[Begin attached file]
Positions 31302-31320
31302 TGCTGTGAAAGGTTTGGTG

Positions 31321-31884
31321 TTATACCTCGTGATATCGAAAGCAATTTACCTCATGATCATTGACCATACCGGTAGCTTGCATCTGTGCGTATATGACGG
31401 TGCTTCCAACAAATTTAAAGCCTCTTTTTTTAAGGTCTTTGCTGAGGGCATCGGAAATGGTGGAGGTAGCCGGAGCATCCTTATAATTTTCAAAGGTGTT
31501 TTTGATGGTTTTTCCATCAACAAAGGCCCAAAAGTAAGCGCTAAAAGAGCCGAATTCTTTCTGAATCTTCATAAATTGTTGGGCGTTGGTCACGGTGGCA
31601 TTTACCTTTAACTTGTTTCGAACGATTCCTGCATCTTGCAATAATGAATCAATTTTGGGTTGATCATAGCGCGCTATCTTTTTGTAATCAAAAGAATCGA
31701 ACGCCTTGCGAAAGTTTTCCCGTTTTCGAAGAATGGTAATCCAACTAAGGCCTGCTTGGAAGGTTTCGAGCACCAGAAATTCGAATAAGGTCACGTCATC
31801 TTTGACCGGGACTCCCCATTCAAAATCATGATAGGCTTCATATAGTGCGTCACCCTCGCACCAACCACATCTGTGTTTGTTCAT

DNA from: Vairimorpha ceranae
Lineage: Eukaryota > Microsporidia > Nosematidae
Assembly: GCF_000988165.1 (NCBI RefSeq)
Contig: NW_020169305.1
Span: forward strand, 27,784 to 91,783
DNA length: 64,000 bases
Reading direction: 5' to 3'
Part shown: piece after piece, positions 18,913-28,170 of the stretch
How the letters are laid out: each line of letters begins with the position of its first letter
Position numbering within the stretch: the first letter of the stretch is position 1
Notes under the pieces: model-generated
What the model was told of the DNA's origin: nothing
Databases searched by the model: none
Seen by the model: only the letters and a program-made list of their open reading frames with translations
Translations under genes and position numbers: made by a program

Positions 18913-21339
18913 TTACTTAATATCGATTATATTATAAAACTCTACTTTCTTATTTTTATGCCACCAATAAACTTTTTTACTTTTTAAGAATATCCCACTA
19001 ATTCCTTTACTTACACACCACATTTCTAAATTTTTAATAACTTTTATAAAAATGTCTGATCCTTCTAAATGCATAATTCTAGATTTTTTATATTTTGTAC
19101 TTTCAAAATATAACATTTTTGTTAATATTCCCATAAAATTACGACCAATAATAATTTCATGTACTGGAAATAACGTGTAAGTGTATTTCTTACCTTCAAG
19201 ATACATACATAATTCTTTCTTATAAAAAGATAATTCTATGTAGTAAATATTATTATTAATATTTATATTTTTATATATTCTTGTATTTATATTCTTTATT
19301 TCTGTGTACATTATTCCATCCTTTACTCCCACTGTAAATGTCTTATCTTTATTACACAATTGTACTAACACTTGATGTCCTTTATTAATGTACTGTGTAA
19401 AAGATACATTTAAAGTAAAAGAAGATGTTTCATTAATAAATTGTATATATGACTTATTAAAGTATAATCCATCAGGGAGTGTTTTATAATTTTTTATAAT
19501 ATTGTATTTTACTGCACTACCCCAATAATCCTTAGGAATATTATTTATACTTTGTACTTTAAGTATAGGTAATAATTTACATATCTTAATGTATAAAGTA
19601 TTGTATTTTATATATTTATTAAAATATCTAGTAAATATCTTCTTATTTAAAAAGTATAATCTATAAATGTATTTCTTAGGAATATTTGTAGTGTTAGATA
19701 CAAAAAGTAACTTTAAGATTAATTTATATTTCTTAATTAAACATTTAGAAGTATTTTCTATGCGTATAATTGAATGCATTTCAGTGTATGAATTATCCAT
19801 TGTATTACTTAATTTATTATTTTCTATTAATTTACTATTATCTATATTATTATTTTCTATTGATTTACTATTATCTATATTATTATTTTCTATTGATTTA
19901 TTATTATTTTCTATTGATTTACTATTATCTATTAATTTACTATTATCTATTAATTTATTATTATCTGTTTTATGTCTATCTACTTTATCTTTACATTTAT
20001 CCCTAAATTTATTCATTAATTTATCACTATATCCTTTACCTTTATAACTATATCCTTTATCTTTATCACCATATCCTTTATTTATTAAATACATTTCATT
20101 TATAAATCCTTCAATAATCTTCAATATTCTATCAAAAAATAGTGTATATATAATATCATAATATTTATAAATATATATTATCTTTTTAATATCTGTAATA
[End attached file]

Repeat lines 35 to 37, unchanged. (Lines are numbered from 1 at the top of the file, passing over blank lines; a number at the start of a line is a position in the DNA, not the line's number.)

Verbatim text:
19801 TGTATTACTTAATTTATTATTTTCTATTAATTTACTATTATCTATATTATTATTTTCTATTGATTTACTATTATCTATATTATTATTTTCTATTGATTTA
19901 TTATTATTTTCTATTGATTTACTATTATCTATTAATTTACTATTATCTATTAATTTATTATTATCTGTTTTATGTCTATCTACTTTATCTTTACATTTAT
20001 CCCTAAATTTATTCATTAATTTATCACTATATCCTTTACCTTTATAACTATATCCTTTATCTTTATCACCATATCCTTTATTTATTAAATACATTTCATT